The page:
* C$ slips to session low, recovers to 97.69 U.S. cents
* Bond prices rise as rate hike expectations ease
* Canada economy loses 9,300 jobs, first jobs loss of 2010
* U.S. July payrolls fall, jobless rate holds steady
(Updates with details)
TORONTO, Aug 6 (Reuters) - The Canadian dollar tumbled
against the U.S. currency on Friday, and government bonds
climbed, as weak Canadian and U.S. job reports for July
suggested a softening economic recovery.
The currency fell after a Canadian employment report showed
the economy posted its first monthly job losses of the year,
then extended the decline after data showed U.S. employment
fell for a second straight month.
The data knocked the Canadian currency
as low as
C$1.0260 to the U.S. dollar, or 97.47 U.S. cents. By 9:35 a.m.
(1325 GMT), it had trimmed the decline to C$1.0236 to the U.S.
dollar, or 97.69 U.S. cents, down from Thursday's finish at
C$1.0166 to the U.S. dollar, or 98.37 U.S. cents.
"What helped the Canadian dollar earlier this year is now
weighing on the Canadian dollar. We're underperforming our
commodity and cyclically sensitive peers," said David Watt,
senior fixed income and currency strategist at RBC Capital
He said increased uncertainty about U.S. economic recovery,
highlighted by the recent rough patch of U.S. data, has spilled
over to the outlook for the Canadian dollar. Earlier in the
year, the Canadian dollar benefited from a focus on the
strength of the U.S. recovery relative to other major
economies, Watt added.
Statistics Canada said the economy lost 9,300 jobs in July,
while the unemployment rate unexpectedly rose to 8 percent from
7.9 percent. Analysts in a Reuters poll had predicted an
increase of 15,000 jobs after a strong gain of 93,200 in June.
U.S. non-farm payrolls fell 131,000, against expectations
for a 65,000 decline, while the unemployment rate was unchanged
at 9.5 percent in July for a second straight month, just below
market expectations for a rise to 9.6 percent. [ID:nN05598486]
CANADA RATE EXPECTATIONS EASE
Canadian bond prices were firmer across the curve after the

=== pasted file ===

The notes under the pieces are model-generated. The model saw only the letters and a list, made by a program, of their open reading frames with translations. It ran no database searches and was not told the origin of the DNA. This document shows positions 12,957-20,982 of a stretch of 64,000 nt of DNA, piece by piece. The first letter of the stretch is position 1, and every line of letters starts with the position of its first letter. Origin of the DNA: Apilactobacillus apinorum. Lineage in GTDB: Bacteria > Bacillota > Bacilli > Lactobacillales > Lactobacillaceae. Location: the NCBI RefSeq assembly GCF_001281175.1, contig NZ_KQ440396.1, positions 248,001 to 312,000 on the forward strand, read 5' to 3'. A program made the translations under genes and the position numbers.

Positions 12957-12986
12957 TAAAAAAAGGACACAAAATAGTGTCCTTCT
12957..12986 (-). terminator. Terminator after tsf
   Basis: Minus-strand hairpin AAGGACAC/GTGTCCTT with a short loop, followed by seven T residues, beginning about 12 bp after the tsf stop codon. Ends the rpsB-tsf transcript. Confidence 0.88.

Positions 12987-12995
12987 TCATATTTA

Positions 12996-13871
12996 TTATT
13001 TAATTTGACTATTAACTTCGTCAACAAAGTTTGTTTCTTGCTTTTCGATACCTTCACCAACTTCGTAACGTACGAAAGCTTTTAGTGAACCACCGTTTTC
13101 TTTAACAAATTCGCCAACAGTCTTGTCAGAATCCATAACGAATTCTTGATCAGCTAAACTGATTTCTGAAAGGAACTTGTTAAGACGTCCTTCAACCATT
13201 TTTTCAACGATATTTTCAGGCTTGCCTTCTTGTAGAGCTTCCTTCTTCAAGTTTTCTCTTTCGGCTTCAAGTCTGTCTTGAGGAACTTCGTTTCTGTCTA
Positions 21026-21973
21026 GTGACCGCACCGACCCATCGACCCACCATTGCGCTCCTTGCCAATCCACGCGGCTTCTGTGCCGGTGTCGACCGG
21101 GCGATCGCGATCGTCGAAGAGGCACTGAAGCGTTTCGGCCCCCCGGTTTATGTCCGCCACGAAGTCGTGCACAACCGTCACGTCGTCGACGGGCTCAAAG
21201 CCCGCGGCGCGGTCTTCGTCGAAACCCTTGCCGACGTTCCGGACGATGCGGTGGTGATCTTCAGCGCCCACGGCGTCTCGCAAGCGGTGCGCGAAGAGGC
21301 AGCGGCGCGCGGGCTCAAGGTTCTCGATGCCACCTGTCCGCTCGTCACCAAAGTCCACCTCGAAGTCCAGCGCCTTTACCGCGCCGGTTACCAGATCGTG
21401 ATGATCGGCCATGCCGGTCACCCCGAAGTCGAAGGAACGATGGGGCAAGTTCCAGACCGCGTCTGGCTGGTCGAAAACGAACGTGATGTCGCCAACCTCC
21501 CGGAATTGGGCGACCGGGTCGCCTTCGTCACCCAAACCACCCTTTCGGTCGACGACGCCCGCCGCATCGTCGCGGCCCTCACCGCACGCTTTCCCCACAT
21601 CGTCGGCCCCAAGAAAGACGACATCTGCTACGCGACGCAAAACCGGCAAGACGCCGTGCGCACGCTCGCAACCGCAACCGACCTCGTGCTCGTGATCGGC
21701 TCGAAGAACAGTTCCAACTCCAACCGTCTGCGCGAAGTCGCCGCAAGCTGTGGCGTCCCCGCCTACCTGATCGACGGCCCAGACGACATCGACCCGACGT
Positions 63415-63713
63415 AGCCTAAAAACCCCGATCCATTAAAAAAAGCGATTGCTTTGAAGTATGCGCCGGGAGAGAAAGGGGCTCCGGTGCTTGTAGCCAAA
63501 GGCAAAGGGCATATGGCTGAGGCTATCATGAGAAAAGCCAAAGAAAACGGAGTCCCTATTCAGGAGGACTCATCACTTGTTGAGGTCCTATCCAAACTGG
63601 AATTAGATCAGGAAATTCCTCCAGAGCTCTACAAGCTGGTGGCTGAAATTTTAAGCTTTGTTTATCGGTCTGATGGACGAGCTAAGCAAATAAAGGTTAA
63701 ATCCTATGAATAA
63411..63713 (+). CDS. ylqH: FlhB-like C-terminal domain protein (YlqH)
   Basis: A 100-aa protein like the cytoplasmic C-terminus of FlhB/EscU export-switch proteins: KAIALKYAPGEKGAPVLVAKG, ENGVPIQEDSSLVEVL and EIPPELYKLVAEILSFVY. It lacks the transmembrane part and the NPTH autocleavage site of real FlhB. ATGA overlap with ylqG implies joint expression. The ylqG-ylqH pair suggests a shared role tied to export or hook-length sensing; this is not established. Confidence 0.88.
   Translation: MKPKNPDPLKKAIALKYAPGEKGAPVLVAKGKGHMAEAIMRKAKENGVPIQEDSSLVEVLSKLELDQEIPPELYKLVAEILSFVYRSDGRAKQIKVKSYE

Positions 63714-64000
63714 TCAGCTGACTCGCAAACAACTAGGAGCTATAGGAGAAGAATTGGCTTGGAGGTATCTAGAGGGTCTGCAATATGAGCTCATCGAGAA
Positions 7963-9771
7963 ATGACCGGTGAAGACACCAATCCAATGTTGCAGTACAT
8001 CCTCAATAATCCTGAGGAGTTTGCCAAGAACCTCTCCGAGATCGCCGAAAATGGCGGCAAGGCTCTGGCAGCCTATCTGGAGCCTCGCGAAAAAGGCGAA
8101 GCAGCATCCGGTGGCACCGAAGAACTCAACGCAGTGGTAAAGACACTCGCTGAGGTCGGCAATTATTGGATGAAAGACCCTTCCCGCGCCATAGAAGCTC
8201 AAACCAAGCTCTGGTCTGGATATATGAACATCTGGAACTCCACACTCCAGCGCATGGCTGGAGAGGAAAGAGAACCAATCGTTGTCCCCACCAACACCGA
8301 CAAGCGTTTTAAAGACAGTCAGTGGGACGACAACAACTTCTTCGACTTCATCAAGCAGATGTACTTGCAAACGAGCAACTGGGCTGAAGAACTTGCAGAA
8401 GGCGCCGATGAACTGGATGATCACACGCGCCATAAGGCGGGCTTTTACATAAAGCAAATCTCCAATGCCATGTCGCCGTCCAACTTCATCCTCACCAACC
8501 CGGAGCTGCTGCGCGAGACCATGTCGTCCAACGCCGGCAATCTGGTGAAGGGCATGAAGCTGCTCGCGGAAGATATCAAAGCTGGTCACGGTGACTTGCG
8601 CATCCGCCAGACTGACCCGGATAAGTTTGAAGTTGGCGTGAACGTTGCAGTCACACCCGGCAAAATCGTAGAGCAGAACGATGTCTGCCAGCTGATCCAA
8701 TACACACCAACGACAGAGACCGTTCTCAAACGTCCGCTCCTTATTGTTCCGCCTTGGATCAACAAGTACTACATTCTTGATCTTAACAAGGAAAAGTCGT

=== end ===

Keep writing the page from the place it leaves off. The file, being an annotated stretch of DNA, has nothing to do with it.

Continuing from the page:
domestic jobs data, which added to recent evidence that
country's recovery from the recession is starting to slow and
could keep the Bank of Canada on a path of gradual rate
Analysts said the Canadian figures should also keep the
Bank of Canada on track for a quarter-point interest rate rise
on Sept. 8, to follow two hikes of the same size in the past
But market pricing, as measured by yields on overnight
index swaps, fell to an under 60 percent chance of a rate rise,
compared with about 68 percent before the Canadian jobs report.
"I think the Bank of Canada will realize that the three-,
six-month moving average is still quite healthy. It's not one
single report that will put doubt in Governor (Mark) Carney's
mind," said Sebastien Lavoie, assistant chief economist at
Laurentian Bank Securities.
"It's still easy for the bank to hike on Sept. 8 given the
level of the overnight rate is so low."
The U.S. jobs data will likely keep debate alive on whether
more easing is needed. The next U.S. Federal Reserve
policy-setting meeting is on Tuesday, and Chairman Ben Bernanke
has said the U.S. central bank could take steps to further ease
monetary policy if the recovery were to falter.
The two-year bond
was up 10 Canadian cents to
yield 1.464 percent, while the 10-year bond gained
25 Canadian cents to yield 3.095 percent.
(Additional reporting by John McCrank; Editing by Theodore
d'Afflisio and Peter Galloway)